Chapter 35

#### High-Yield Facts

• Bronchiolitis is a self-limited, virally mediated, acute inflammatory disease of the lower respiratory tract, resulting in obstruction of the small airways that occurs almost exclusively in infants.

• It is a clinical diagnosis characterized by rapid respiration, chest retractions and wheezing, and, frequently, hypoxia.

• Respiratory failure may occur secondary to respiratory muscle fatigue or apnea, especially in very young and premature infants.

• Treatment is largely supportive. Routine treatment with bronchodilators or corticosteroids has not been shown to be of benefit.

• Indications for hospital admission include need for supportive care (oxygen or IV fluids), persistent respiratory distress or respiratory failure, adjusted age <6 weeks, or significant underlying disease.

Bronchiolitis is an acute inflammatory disease of the lower respiratory tract that is characterized by acute inflammation, edema, and necrosis of epithelial cells lining small airways, increased mucous production, and bronchospasm.1 The term describes a clinical syndrome that occurs in infancy and is characterized by rapid respiration, chest retractions, wheezing, and, frequently, hypoxia. It is a disease that occurs almost exclusively in children younger than 2 years. It is the leading cause of hospitalization in infancy in the United States, accounting for 3% of all hospitalizations. This results in nearly 150,000 hospital admissions per year with an associated annual cost over $500 million.2 There is evidence that hospitalization rates are increasing as well. It has a seasonal pattern, being most common in the winter and spring.3 #### Etiology The most common etiologic agent in bronchiolitis is respiratory syncytial virus (RSV) which is responsible for 70% of all bronchiolitis cases and even higher in winter months.4 Nearly all children are RSV seropositive by the age of 2. Infection with RSV does not grant permanent or long-term immunity; reinfections are common throughout life.5 Numerous other viruses have been implicated in bronchiolitis. This includes rhinovirus, human bocavirus, metapneumovirus, enterovirus, coronavirus, parainfluenza, adenovirus, influenza, mumps, picornavirus, and echovirus. Adenovirus causes a severe form of the disease. These viruses may also be associated with varying severity of disease and seasonality from the more typical RSV bronchiolitis.69 Mycoplasma pneumoniae and Chlamydia trachomatis also have been associated with bronchiolitis. The principal agent in school-aged children with bronchiolitis is Mycoplasma. #### Pathophysiology Infection produces inflammation of the bronchiolar epithelium, causing necrosis, sloughing, and luminal obstruction. Ciliated epithelium that has sloughed is replaced by cuboidal cells without cilia. The absence of ciliated epithelium prevents adequate mobilization of secretions and debris. The bronchioles and small bronchi are obstructed by submucosal edema, peribronchiolar cellular infiltrate, mucous plugging, and intraluminal debris. The obstruction is not uniform throughout the lungs, leading to ventilation/perfusion mismatching, resultant hypoxia, and compensatory hyperventilation. If the obstruction is severe, hypercapnia may occur. Distal to the obstructed bronchiole, air trapping or atelectasis may occur. The epithelium usually regenerates from the basal layer within 3 to 4 days. However, functional regeneration of the ciliated epithelium usually requires ... ### MyAccess Sign In Username Password Want remote access to your institution's subscription? Sign in to your MyAccess profile while you are actively authenticated on this site via your institution (you will be able to verify this by looking at the top right corner of the screen - if you see your institution's name, you are authenticated). Once logged in to your MyAccess profile, you will be able to access your institution's subscription for 90 days from any location. You must be logged in while authenticated at least once every 90 days to maintain this remote access. Ok ### About MyAccess If your institution subscribes to this resource, and you don't have a MyAccess profile, please contact your library's reference desk for information on how to gain access to this resource from off-campus. ## Subscription Options ### AccessPediatrics Full Site: One-Year Subscription Connect to the full suite of AccessPediatrics content and resources including 20+ textbooks such as Rudolph’s Pediatrics and The Pediatric Practice series, high-quality procedural videos, images, and animations, interactive board review, an integrated pediatric drug database, and more.$595 USD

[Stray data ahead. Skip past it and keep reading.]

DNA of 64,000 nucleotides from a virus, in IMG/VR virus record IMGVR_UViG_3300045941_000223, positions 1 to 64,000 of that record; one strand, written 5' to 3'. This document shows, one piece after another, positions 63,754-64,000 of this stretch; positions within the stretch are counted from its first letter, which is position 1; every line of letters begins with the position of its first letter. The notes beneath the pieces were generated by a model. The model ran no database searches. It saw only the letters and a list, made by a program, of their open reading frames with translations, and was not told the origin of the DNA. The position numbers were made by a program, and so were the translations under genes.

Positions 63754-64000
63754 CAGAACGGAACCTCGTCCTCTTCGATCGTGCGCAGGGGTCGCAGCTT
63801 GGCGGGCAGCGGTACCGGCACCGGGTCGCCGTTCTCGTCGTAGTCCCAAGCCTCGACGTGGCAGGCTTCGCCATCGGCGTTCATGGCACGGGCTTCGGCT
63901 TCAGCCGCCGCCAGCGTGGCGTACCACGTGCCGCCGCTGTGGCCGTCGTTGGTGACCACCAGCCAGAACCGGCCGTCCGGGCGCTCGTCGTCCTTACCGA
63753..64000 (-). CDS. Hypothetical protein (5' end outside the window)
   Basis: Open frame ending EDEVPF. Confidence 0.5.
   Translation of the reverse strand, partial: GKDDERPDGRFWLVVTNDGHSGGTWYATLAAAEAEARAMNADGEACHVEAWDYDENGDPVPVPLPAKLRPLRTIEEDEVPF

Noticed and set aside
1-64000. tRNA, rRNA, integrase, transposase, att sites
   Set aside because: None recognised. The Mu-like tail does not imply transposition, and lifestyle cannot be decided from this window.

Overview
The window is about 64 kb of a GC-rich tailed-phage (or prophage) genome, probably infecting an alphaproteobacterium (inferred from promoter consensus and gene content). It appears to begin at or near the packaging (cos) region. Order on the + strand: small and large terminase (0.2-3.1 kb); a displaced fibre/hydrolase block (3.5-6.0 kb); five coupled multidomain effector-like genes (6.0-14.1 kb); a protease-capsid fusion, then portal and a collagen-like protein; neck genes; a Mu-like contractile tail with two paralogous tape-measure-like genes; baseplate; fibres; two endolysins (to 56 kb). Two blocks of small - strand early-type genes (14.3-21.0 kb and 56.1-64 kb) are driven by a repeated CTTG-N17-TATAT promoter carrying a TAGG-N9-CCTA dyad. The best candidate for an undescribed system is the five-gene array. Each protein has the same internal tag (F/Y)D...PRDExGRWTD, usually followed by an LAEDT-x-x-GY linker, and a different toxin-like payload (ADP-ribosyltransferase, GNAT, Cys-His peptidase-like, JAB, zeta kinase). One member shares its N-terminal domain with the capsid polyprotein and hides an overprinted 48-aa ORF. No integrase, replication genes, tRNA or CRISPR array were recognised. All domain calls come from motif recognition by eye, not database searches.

24 Hour Subscription $34.95 Buy Now 48 Hour Subscription$54.95